When schools consider personalized learning models, they often focus on the new and novel technology and instructional practices. But the often overlooked human capital can be a powerful asset of “personalization.”
Source: A new approach to personalized learning reveals 3 valuable teaching insights – Christensen Institute : Christensen Institute
Once again we end up with the fact that the greatest impact on student learning are the teachers. The paragrahp that adresses team teaching increases supportive relatonships is interesting too. At our school we have block scheduling that give ampel time for each teacher to connect and support every student during the day. But could we also look differently at this, with large groups and smaller grups alternativly during the day? Read extracts from the article here.
Across the K–12 education landscape, teachers have by far the biggest impact on student learning and student experiences. Even in classrooms with the latest adaptive learning technology, an expert teachers’ professional intuition is still the best way to understand and address the myriad cognitive, non-cognitive, social, emotional, and academic factors that affect students’ achievement. Additionally, one of the most valuable forms of personalization is authentic, personal relationships between students and teachers. It therefore makes sense that any school looking to offer personalized learning should not only explore new technologies and instructional practices, but also think carefully about how to increase students’ connections with great educators.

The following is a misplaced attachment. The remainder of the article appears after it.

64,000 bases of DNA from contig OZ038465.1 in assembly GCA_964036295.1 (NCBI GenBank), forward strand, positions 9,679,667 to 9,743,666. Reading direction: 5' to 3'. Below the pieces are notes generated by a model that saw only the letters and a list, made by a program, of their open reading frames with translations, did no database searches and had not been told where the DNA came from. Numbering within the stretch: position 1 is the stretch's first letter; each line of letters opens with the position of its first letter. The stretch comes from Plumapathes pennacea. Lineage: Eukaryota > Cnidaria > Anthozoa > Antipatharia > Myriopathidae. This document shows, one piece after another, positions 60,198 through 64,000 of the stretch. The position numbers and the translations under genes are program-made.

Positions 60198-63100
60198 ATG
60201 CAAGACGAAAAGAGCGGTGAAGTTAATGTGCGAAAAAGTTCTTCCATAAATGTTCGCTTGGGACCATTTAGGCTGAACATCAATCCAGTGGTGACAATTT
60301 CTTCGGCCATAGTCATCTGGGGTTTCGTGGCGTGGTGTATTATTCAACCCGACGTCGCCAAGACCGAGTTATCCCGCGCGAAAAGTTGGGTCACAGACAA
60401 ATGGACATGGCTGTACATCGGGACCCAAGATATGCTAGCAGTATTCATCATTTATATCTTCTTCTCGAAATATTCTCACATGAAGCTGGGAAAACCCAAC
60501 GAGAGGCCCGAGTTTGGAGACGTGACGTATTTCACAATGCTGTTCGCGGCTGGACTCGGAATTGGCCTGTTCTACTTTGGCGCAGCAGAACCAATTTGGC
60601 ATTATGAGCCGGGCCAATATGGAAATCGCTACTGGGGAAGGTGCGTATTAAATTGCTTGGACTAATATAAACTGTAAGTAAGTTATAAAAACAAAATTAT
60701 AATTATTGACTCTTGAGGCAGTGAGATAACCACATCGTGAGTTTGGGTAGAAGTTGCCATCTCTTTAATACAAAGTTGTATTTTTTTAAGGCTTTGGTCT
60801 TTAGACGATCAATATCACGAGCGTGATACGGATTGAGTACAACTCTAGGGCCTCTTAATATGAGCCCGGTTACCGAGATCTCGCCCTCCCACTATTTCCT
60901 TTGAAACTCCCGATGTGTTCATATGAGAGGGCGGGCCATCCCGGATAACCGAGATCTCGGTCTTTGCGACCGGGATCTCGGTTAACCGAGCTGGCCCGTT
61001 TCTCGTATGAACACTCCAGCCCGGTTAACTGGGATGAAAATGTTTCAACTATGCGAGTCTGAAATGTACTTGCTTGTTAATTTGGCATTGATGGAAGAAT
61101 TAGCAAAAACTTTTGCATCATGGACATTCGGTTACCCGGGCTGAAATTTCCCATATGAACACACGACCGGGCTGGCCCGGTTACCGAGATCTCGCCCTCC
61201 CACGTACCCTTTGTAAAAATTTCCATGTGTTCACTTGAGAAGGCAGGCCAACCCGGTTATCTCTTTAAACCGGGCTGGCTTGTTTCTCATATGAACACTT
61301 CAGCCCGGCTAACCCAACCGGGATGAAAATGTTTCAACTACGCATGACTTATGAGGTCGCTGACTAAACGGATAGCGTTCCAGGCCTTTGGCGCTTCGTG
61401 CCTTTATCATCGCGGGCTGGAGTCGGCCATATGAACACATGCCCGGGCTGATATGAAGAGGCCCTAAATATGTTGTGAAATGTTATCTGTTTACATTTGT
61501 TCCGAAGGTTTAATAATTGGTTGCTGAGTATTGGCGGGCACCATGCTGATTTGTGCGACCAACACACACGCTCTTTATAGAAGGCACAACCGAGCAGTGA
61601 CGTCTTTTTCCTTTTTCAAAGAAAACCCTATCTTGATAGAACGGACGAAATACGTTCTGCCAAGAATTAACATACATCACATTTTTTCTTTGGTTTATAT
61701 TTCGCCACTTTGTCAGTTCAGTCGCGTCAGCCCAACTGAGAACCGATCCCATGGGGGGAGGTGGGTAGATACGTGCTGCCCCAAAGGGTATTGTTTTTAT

Team teaching increases supportive relationships
The most common theme across the schools we studied was a shift from one teacher per classroom to teams of educators collaborating to support larger-than-normal classes. At one school, classes of 60 students learned together in a large, open learning space with three team teachers at a time for ELA and math. At another school, students spent part of their day with co-teachers and part of their day in seven- to 12-person groups supported by a teaching fellow. At a third school, students rotated through in-class stations where they worked part of the time with a teacher and part of the time with a small group instructor. With these new staffing arrangements, schools found that having many eyes on each student helped keep students from falling through the cracks; increased students’ chances of forming a strong, positive connection with at least one adult; and decreased the odds that a student risked going through a year with just one “really bad fit” teacher